Masterminds by Gordon Korman

Masterminds by Gordon Korman. Balzer & Bray, 2015, 336 pages

Reading Level: Middle Grades, ages 10-12masterminds
Recommended for: ages 12-15

Bottom Line: Masterminds raises some interesting ethical questions in the midst of a fast-moving thriller that pits kids against grownups.

Who would want to live anywhere but Serenity, New Mexico? Yes, it’s small, and kind of isolated, and the thirty-odd kids there are all, oddly, about the same age (12-13). But whenever Eli Frieden feels like complaining, his father always points to the newspaper clipping stuck to the refrigerator door: Serenity Voted #1 in USA for Standard of Living. No crime, no poverty, never is heard a discouraging word. At least not from the grownups. Some of the kids express rebellious thoughts, like Malik the doctor’s son and Eli’s best friend Randy. It’s Randy who suggests a bike ride outside the city limits, during which Eli is stricken with a sudden, deathly illness. Not long after that, Randy announces he’s leaving Serenity to help “grandparents” he never heard of on a “farm” he never suspected. Eli slowly realizes that something is rotten in Utopia. Others come to the same conclusion: Malik the malcontent, Hector the wimp, Tori the artist, Amber the booster. Together they lift the veils on a diabolical plot that directly involves each one of them.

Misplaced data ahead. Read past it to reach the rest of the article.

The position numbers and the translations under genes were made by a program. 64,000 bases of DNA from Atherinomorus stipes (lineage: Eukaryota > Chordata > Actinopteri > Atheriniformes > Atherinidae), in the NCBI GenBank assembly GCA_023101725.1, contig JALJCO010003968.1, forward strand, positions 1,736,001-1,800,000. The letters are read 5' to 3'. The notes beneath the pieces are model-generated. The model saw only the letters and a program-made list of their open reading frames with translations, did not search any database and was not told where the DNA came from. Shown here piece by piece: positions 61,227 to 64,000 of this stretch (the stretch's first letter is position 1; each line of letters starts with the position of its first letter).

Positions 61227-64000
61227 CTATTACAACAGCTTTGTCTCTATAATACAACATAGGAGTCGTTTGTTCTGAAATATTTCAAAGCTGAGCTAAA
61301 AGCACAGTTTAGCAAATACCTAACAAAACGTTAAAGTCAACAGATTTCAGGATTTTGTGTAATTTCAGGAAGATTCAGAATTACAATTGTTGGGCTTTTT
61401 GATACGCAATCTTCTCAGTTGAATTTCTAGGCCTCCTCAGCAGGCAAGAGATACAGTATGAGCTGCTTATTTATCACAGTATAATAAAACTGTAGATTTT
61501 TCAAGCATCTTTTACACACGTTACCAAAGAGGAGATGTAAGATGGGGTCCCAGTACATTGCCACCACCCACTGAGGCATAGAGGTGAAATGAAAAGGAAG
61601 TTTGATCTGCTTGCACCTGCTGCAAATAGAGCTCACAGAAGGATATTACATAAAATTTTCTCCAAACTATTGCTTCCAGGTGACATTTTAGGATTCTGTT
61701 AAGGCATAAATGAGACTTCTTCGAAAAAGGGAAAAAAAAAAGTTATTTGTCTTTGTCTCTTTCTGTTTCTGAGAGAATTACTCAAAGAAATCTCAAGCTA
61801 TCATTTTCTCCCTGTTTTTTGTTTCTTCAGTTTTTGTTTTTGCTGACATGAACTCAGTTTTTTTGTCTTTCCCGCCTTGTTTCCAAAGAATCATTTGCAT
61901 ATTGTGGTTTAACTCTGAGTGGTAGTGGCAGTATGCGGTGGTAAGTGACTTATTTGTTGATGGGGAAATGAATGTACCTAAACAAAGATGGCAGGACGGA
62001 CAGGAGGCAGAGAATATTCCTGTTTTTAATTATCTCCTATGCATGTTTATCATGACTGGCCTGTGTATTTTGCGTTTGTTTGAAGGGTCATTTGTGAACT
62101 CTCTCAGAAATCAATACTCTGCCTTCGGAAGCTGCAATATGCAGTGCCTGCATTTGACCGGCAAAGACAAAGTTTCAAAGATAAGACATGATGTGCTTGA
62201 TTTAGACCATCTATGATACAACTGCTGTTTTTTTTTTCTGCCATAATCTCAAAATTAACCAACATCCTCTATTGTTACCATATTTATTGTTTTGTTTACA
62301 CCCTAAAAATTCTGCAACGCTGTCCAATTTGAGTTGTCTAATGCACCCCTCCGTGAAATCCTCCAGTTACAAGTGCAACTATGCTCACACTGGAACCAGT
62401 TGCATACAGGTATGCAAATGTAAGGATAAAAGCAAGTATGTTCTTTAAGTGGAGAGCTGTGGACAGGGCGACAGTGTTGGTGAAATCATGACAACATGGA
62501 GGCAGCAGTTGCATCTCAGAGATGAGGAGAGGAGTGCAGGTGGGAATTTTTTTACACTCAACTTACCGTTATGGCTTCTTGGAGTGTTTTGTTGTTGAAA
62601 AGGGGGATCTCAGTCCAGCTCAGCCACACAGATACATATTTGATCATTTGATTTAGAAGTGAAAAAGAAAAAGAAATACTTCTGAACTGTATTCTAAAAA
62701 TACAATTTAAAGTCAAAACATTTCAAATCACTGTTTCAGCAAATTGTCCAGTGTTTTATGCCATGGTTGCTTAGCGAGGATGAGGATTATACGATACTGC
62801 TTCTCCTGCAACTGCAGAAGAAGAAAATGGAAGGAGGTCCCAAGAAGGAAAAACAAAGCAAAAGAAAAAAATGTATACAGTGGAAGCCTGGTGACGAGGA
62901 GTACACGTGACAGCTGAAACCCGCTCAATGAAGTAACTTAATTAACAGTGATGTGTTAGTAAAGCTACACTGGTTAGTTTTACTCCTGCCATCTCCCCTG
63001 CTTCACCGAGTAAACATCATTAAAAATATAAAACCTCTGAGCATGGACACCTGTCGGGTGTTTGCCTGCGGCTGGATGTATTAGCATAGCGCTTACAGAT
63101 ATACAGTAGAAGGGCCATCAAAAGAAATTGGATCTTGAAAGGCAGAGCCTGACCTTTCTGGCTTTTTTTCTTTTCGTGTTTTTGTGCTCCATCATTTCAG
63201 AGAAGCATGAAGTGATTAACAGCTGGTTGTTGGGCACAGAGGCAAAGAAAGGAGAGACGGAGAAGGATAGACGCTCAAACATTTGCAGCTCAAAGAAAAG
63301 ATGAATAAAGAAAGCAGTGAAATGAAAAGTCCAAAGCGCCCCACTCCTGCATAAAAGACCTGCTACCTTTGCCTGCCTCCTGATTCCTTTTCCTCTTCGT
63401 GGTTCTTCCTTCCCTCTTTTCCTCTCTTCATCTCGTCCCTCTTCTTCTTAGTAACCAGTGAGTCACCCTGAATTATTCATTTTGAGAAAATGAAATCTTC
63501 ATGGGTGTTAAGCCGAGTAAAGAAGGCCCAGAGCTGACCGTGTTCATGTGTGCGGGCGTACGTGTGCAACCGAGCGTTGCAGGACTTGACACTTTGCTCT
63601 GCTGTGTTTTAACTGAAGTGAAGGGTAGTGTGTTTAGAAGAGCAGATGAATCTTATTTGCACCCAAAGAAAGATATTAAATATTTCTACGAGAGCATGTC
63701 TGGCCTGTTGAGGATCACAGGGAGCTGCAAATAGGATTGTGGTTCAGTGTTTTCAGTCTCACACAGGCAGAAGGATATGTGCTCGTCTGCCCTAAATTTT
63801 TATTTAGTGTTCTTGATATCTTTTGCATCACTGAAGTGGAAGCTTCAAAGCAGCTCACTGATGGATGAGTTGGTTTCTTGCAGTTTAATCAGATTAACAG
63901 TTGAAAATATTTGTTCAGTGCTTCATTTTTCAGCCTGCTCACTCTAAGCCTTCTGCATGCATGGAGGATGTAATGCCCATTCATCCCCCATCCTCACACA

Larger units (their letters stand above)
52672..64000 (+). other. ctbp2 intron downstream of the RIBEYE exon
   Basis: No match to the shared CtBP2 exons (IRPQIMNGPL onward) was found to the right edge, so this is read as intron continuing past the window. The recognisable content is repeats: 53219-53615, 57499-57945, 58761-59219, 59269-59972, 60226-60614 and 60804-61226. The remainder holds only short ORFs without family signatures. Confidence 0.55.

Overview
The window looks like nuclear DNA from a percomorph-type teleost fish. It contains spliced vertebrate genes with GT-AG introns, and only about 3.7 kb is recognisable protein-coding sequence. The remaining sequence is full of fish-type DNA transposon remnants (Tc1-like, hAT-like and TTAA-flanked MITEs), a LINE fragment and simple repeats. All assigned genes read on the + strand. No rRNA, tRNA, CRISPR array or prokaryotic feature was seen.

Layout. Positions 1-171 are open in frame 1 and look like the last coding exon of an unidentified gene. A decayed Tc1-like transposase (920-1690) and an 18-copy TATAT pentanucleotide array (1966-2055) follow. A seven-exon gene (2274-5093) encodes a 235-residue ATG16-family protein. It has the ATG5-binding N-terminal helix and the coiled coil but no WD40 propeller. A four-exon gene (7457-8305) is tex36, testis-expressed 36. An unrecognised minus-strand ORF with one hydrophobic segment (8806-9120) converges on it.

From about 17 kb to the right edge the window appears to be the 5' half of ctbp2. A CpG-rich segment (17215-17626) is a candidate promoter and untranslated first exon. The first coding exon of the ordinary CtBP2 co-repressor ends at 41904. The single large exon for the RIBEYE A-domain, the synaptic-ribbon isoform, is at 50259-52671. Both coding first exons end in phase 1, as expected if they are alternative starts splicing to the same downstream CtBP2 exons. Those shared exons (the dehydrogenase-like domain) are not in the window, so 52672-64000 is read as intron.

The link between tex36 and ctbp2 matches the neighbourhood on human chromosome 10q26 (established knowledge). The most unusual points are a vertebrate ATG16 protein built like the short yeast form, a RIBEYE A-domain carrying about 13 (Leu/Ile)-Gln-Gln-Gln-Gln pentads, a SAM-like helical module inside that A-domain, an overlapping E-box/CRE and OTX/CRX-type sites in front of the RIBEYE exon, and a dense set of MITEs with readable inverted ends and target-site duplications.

This is a page-turner with sympathetic characters. It’s also one of those adults-behaving-badly stories (see Unwind and The Adoration of Jenna Fox) that pits kids against grownups and forces a barely-believable battle of wit and strength between the two. The narrow escapes and coincidences stretch credulity sometimes, but not enough to disengage. Let the reader be warned: I was not aware that this was first of a series until I reached the last chapter with too much unresolved. This is one series I intend to keep an eye on. Though mostly an action tale, it raises ethical questions about (mild spoiler here) cloning and nature vs. nurture. These concerns raise Masterminds out of the straightforward thriller genre and may even stimulate some interesting discussion.

Cautions: Language (mild profanity; 2-3 misuses of God’s name)

Overall Rating: 4 (out of 5)

  • Worldview/moral value: 4
  • Artistic value: 3.5

Categories: Middle Grades, Science Fiction, Mystery, Life Issues


FREE Summer Reading Book List

More than 75 books for children and teens, all about islands, oceans, and more. Bonus: get a free hand-drawn reading tracker!

Reading Ahead for You

Reviews and Resources Weekly in Your Inbox
Something went wrong. Please check your entries and try again.


Janie is the VERY senior staff writer for Redeemed Reader, as well as a long-time contributor to WORLD Magazine and an author of nine books for children. The rest of the time she's long-distance smooching on her four grandchildren (not an easy task). She lives with her equally senior husband of almost-fifty years in the Ozarks of Missouri.

1 Comment

  1. Sheila on August 13, 2015 at 10:03 am

    Thank you so much for this review! My almost 12 year old read this book in one day and LOVED it. He is hard to please so this was great!

Leave a Comment